V. SRINIVAS Author is a senior civil servant, an IAS officer of 1989 batch, presently serving as Deputy Director Administration, AIIMS New Delhi
Health sector policy making is extremely challenging and complex. The backdrop for policy formulation are low public spending and high out of pocket expenditures. The out of pocket expenditure on health care as a proportion of total household monthly per capita expenditure was 6.9 percent in rural areas and 5.5 percent in urban areas. Depsite India providing free care in public hospitals for maternity, new born and infant care, the burden of out of pocket expenditures remains quite high. The major policy direction is to enhance public health expenditure to 2.5% of GDP (from the present low level of ~1%) in 5 years.
The 2017 Union Budget estimates for health show an appreciable increase of more than 27%, from Rs. 37061.55 cr in 2016-17, the budget estimate for 2017-18 has been increased to Rs. 47352.51 cr. Further the Government has prepared an action plan to eliminate Kala-Azar and Filariasis by 2017; to eliminate Leprosy by 2018, Measles by 2020 and to eliminate Tuberculosis by 2025.
The sustainable development goals envisage that the global maternal mortality ratio will be reduced to 70 per 100,000 live births. From a baseline of 560 in 1990, the Nation has achieved an MMR of 167 in 2011. From a baseline of 126 in 1990, the Nation has achieved an U5MR of 39 in 2014. In the run up to the 2017 Union Budget, Government has formulated an action plan to reduce IMR from 39 in 2014 to 28 by 2019, and MMR 167 in 2011 to 100 by 2020. The challenges remain in the six large States of Bihar, Uttar Pradesh, Rajasthan, Madhya Pradesh, Jharkhand and Chattisgarh which account for 42 percent of national population and 56 percent of annual population increase.
India has developed a vast organization for public health care delivery and Primary care services. Infrastructure and Human Resource Development in Primary and Secondary Care Hospitals has been a key priority area. The 2017 Union Budget seeks to upgrade 1.5 lakh health sub-centres to health wellness centers and introduce a nationwide scheme for pregnant women under which Rs. 6000/- for each case will be transferred. These steps represent significant additions to the ongoing schemes for provision of free dugs, free diagnostics and free emergency care services and free transport system for the people. A well-functioning primary health system reduces the burden on high cost secondary/ tertiary care facilities and the 2017 Union Budget takes substantial steps in this direction.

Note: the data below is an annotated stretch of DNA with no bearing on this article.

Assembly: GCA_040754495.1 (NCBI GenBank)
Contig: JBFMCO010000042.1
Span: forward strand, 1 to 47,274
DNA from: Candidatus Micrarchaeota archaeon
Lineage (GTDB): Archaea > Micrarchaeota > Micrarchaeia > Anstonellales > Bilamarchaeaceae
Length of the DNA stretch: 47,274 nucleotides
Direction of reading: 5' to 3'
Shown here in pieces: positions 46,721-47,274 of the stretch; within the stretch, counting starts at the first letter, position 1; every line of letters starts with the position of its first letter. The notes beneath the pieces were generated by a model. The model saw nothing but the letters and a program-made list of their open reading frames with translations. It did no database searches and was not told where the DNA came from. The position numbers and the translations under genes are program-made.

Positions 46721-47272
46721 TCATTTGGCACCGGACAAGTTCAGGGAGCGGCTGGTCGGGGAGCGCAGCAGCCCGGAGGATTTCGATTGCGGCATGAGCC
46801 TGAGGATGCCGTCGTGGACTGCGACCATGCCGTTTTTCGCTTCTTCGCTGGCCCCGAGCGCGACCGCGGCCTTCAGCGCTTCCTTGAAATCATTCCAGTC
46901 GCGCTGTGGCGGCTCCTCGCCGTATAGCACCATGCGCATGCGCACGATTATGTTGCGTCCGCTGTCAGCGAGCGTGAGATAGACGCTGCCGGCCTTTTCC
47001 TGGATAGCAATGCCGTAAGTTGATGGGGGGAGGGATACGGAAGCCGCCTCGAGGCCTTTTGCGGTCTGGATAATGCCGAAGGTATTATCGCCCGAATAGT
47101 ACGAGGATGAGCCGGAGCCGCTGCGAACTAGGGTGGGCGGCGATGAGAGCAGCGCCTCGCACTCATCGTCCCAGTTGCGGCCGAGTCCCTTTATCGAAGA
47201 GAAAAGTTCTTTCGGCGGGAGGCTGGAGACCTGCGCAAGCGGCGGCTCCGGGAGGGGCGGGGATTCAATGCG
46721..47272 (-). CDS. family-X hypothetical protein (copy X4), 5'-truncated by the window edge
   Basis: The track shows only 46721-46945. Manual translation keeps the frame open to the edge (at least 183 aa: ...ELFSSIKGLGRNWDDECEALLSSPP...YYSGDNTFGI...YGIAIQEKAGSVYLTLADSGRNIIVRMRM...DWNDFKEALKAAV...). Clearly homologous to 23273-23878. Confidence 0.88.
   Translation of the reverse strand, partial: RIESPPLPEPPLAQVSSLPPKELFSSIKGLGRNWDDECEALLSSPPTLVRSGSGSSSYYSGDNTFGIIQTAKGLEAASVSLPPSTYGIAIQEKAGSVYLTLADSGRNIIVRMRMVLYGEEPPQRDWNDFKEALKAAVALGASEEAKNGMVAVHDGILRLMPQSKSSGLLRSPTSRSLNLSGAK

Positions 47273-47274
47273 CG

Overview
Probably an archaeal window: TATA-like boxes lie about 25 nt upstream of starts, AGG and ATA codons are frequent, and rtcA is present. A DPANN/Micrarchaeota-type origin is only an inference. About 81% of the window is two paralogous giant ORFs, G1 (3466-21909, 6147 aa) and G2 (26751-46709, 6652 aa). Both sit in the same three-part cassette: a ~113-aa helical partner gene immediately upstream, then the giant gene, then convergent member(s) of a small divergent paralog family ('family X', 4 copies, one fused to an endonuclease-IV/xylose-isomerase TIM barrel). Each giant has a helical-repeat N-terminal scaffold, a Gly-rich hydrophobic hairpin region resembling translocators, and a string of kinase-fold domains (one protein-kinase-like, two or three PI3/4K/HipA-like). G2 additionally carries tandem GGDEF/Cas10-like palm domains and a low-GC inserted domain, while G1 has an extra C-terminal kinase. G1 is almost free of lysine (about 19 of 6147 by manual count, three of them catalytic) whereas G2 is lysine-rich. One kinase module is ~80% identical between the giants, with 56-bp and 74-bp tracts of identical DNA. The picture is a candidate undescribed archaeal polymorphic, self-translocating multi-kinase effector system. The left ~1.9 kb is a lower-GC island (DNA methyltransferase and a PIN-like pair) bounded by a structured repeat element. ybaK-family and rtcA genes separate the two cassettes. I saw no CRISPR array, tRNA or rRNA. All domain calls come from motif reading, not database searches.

AIIMS is a national and global brand – built on more than six decades of evolution and performance of our Institute. It is the bench mark for other centres of excellence in healthcare and academics, and a fountainhead of best practices in education, research and clinical standards. The unique status of AIIMSs has been reinforced in the 2017 Union Budget by significant infusion of financial resources for major expansion.India’s Apex Medical Sciences University has enabled us to address one of the great weaknesses of Indian society – the iniquitous utilization of modern health services. High out of pocket expenses on chronic conditions can push millions of people below the poverty line.
The Government has placed a lot of emphasis on creation of several AIIMS like Institutions across India. The 2017 Union Budget has proposed establishment of 2 new AIIMS in Jharkhand and Gujarat. This would provide a huge boost to tertiary care services in public sector. Additional resource allocations for primary, secondary and tertiary care sectors lays down a roadmap for India’s path to achievement of sustainable development goals. The replication of AIIMS is quite complex because of the high-end clinical services that it encompasses. It has been a challenge to get competent faculty especially at the senior level and to retain it. Infrastructure delays have affected the utilization.
Human resources represent a vital component of India’s health care. The 2017 Union Budget seeks to create 5000 Post Graduate seats per annum to ensure adequate availability of specialist doctors to strengthen secondary and tertiary levels of healthcare. The Union Government has indicated its commitment to take necessary steps for structural transformation of the Regulatory framework of Medical Education and Practice in India. The increased availability of PG seats along with a centralized entrance exam represent major steps in reform of medical education in the country. The expansion of postgraduate medical education is a priority as the shortage of PG medical seats in the country affects not only the availability of specialist doctors but also the ease of getting faculty for medical colleges.
The collaboration between Medical Colleges and Medical Research is being firmly established. India has 32 publically funded Department of Health Research institutions. The emphasis is on evidence for policy, medical product innovation and basic research; operations research; drug discovery; frugal innovation; antimicrobial resistance; partnerships for research; and creation of databases.
The Health for All policy that the Nation had envisaged in the mid 1970s, continues be relevant to this day.